By Lena Williams, Guild-CWA :: Fearing for his and his family’s lives, Mexican journalist Ricardo Chavez Adams fled his country in 2009 and sought political asylum in the United States.
Six years later, Chavez is still waiting for a U.S. Immigration court in El Paso, Texas, to decide if he, his wife, mother and son will be granted permanent residence in America.
His is not an isolated case.
In recent years, several journalists from Mexico have been forced to flee their native country for doing nothing more than writing or broadcasting stories about drug traffickers and corrupt government officials. They cross the border seeking a safe haven, only to languish for years as officials argue about whether journalists are political refugees.
Under American law, people seeking asylum must first establish that they persecution. Then they must prove that the persecution falls into one of five protected categories: race, religion, nationality, political opinion and social group.
The problem for foreign reporters is that journalism doesn’t neatly fit in any of the five. In the past, journalists have sought asylum on the basis of political opinion or membership in a particular social group. But covering drug trafficking is considered specialized reporting, not political opinion. And journalists aren’t considered a social group but professional employees.
Complicating matters is the fact that asylum seekers must also establish that the government is either involved in the persecution or unable to control the conduct of private actors.
That’s a tall order for journalists, whose jobs often involve personal risk and danger. Drug traffickers are considered criminals not political or paramilitary groups. Journalists from Mexico are having a difficult time persuading U.S. immigration courts that their government — which has collaborated with the United States for years to fight drug trafficking — is acting in a duplicitous way with some of the nation’s drug cartels.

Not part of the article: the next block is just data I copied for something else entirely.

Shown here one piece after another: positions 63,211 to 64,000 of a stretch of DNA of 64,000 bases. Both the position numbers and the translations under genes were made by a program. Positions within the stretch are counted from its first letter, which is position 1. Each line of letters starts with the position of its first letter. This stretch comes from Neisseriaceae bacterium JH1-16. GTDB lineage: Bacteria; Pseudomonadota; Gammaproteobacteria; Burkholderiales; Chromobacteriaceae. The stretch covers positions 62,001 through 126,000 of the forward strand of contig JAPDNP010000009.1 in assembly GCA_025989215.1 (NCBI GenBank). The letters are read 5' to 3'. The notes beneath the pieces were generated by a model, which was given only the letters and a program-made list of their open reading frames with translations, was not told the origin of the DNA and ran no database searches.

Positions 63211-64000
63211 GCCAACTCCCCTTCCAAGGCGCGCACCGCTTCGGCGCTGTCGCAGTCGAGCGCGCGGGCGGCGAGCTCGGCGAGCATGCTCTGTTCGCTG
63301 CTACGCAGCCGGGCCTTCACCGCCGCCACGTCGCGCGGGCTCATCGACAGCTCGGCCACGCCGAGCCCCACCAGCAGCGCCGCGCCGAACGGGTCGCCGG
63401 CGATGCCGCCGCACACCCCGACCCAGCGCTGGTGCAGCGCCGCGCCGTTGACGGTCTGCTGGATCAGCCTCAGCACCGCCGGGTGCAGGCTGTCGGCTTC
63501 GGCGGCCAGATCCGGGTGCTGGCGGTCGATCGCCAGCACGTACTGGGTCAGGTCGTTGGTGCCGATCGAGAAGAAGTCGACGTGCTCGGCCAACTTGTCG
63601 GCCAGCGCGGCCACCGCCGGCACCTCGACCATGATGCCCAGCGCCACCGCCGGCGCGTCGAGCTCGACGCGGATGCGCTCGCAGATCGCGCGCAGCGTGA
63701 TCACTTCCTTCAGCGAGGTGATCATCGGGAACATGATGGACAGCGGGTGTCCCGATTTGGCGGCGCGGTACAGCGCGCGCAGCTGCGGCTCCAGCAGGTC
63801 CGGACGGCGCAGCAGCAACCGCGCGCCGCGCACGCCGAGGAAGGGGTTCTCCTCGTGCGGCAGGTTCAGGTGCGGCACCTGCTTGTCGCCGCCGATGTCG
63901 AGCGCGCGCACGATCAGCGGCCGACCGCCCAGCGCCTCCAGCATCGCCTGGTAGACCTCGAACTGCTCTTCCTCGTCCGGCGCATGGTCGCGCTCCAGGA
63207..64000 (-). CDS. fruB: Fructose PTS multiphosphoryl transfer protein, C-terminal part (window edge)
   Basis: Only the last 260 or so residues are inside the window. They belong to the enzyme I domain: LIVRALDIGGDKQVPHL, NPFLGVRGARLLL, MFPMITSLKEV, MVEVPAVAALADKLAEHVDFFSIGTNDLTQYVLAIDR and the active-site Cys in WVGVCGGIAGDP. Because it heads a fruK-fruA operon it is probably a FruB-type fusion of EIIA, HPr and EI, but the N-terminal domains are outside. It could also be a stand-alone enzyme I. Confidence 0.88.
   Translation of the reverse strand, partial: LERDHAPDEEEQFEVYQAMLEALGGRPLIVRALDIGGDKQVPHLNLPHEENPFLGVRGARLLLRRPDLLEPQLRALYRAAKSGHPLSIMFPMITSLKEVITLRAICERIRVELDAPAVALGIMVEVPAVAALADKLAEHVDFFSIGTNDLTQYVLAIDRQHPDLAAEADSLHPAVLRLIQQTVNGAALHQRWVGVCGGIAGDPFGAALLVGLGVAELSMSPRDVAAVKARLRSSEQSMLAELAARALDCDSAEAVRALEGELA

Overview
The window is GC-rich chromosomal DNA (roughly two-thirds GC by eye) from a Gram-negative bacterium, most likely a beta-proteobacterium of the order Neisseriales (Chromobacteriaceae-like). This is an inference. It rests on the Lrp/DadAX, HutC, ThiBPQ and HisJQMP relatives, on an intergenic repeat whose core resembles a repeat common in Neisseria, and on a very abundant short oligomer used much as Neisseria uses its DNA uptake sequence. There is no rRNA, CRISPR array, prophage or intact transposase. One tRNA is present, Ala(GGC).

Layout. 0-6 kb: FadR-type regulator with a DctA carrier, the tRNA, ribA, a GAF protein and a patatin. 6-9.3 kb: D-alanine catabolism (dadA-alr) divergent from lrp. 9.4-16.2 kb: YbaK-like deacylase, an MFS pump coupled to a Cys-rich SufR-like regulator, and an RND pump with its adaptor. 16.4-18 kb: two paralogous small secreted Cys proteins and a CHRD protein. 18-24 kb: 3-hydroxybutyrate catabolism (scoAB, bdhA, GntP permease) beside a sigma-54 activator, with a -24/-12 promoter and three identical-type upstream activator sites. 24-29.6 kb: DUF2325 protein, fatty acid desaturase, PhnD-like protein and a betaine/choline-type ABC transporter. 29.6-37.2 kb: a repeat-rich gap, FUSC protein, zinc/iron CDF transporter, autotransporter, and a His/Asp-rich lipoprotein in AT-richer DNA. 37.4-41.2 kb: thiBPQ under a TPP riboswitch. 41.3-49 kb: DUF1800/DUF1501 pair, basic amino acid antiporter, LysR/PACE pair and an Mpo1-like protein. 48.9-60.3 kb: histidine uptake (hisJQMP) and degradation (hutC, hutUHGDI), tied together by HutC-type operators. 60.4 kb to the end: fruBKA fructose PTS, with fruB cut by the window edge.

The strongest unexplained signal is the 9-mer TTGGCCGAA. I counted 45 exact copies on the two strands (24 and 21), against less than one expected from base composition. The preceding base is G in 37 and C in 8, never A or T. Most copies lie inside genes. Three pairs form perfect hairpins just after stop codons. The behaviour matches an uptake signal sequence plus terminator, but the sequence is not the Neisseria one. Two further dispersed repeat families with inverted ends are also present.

“Cartels and corrupt officials in Mexico have intimidated the free press and become arbiters of what journalists may say and, therefore, what people know,” Daniel DeFraia of the Committee to Protect Journalists wrote earlier this year. “Journalists are regularly threatened not to cover certain stories — or ordered to cover certain viewpoints — or else they or their families will be harmed. And each time a journalist is threatened, attacked or killed with impunity, a message of intimidation is broadcast and reinforced.”
Carlos Spector, an El Paso lawyer who has represented several Mexican asylum seekers, told the Columbia Journalism Review that the powerful drug cartels work with corrupt police and government officials.
But most attacks on journalists in Mexico are carried out by criminals, not the authorities who may be on their payrolls. So judges are dismissing journalists’ claims of retaliation as “mere criminality,” according to Spector.
Since 2000, at least 89 Mexican journalists have been killed and 18 have disappeared, according to Reporters Without Borders. Between 2007 and 2013, at least 14 journalists fled Mexico, six coming to the United States, two to Canada and the rest to Europe, according to the non-profit organization, which monitors attacks on freedom of information worldwide.